banks

Jukin' The Stats.

My all time favorite TV series is "The Wire", which ran for 5 years on HBO. Throughout the series, the common thread was the affinity, by the police, the mayor, city politicians and even the drug lords, to "juke the stats". In other words, "tell them what they want to hear", and move on.

In this vein, I've been all over the econoblogosphere today and I'm surprised that this excellent article from Yves Smith hasn't gotten more attention.

Many of us here at EP, and elsewhere, have questioned the veracity of new data eminating from the Census Bureau, the BLS (a.k.a. Bureau of Lying Statistics) and other gov't agencies. In particular, any new reports pertaining to housing, unemployment levels and CPI must be taken with a heavy dose of skepticism.

Its time to kill off the zombies before they engulf us all.

 

WASHINGTON (Reuters) - Bank of America has been deemed to need an additional $34 billion in capital, according to the results of a government stress test, a source familiar with the results said on Tuesday.

A Bank of America spokesman declined comment.

The amount is far higher than published reports had speculated the largest bank might need. It is certain to increase the pressure on Chief Executive Kenneth Lewis, whom shareholders ousted as chairman last week.

BofA to need $34 billion in capital: source | Reuters

A Populist Plan for Reforming the Banking System

On another blog I responded to a challenge to describe an alternative to the approach Obama has chosen with Larry Summers and William Geithner. What I said there (with a little modification and expansion) is worth repeating here:

1. (After firing Summers and Geithner,) I would appoint Kansas City Fed Chief Tom Hoenig, who said that the "too big to fail" doctrine was a failure, as Chief Economic Advisor; and UMB President William Koenig, whose bank was well managed, avoided toxic debt instruments, and turned down Tarp money, as Secretary of the Treasury.

2. I would charge them to implement an FDIC/RTC style receivership plan immediately, to rid the banking system of toxic assets.

An "immoral" or possibly unconstitutional proposal of sorts

Yesterday I read about how the folks at AIG will be getting their bonuses. Like many of you, this infuriated me to no end. Once more, failed business people gaining reward for their bad decisions. The shareholder has lost most of the value in the equity in the company. The taxpayer (and also now a shareholder) has actually gotten two punches in the gut, including diminishing share value they've also had to put up billions of dollars. Frankly enough is enough.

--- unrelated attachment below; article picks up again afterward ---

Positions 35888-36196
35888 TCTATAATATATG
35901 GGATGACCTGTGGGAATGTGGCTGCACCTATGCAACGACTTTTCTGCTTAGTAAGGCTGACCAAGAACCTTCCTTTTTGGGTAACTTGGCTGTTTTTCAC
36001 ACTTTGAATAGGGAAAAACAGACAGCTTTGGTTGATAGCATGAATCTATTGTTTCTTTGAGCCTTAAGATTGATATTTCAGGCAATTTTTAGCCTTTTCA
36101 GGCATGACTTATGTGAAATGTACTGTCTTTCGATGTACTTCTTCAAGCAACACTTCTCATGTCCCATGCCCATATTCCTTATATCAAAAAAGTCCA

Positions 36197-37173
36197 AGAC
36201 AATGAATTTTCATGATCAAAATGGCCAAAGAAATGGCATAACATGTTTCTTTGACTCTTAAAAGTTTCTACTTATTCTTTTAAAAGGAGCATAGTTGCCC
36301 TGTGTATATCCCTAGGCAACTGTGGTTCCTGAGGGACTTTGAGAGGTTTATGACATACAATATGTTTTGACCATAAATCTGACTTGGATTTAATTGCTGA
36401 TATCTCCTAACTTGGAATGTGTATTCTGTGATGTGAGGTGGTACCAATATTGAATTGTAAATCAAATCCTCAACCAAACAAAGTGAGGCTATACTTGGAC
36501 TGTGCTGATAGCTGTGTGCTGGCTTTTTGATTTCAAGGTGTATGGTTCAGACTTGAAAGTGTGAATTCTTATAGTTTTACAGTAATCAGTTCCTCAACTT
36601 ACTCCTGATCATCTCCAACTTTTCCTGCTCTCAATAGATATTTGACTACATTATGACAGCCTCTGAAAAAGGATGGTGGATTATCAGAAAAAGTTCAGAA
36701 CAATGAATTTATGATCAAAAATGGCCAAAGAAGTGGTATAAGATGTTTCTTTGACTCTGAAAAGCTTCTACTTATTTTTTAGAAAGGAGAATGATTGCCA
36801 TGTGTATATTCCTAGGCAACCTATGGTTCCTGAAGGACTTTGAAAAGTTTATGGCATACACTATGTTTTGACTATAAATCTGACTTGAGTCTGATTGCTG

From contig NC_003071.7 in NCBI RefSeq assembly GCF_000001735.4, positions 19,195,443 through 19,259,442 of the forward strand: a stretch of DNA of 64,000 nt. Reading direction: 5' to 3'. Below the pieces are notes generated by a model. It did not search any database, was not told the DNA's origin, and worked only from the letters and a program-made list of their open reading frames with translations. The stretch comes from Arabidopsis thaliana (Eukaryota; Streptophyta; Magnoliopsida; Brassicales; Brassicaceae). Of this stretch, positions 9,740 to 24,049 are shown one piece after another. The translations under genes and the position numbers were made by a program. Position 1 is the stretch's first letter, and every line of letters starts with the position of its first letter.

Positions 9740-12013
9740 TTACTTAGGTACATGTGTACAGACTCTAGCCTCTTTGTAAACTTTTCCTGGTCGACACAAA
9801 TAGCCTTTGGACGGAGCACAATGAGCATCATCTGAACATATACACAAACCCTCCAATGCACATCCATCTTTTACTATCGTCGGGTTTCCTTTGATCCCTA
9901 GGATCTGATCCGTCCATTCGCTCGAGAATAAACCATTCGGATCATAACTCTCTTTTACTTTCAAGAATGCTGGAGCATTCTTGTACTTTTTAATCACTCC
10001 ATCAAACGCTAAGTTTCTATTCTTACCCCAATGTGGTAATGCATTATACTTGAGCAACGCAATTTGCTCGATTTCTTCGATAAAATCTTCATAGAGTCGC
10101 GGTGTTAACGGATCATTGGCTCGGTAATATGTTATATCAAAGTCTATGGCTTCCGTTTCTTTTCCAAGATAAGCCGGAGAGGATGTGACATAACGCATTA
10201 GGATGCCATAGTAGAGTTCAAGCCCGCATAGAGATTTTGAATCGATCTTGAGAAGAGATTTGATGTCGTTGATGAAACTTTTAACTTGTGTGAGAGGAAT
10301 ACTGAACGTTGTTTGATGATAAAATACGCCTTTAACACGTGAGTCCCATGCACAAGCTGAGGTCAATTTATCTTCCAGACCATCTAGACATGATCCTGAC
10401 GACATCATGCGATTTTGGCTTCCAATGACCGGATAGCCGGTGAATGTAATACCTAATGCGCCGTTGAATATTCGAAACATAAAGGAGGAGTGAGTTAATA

Enough of Everything but Dollars - The Money Party at Work

Enough of Everything but Dollars

The Money Party at Work

Michael Collins

The government bailout of failed financial institutions locks you into years of debt payments in behalf of the large private banks, debts that you did not create.

By all appearances, it also locks the country into years of a weak economy.  That means unemployment, underemployment, and more suffering for those willing to work, but left out of the job market.  It means lowered opportunities for those who do work and troubles for dependants and indigents.  Vital national priorities including affordable health care and the massive effort required to save everyone form calamitous environmental catastrophes are now on hold or under funded.

What is Nationalization and why is Everyone Afraid of It?

What's in a word? Doesn't a rose by any other name smell as sweet?

But the boogie man du jour is nationalization.

What do they mean exactly? The definition of nationalization is:

Takeover of privately owned corporations, industries, and resources by a government with or without compensation.

Ok, so what's the difference between this and the fact the U.S. taxpayer has given the financial sector $800 billion dollars?

There is little difference says George Will.

The issue is what the U.S. taxpayer gets in return.

zombie

Weekly Audit: Geithner's Terrible, Horrible, No-Good, Very Bad Bailout

by Zach Carter, Media Consortium MediaWire Blogger

In this week's Audit, we're examining Treasury Secretary Timothy Geithner's thoroughly uninspiring bank bailout plan, which fails on almost every level. What's more, some of the most insightful (and stinging) critiques of the proposal are coming from progressive media.

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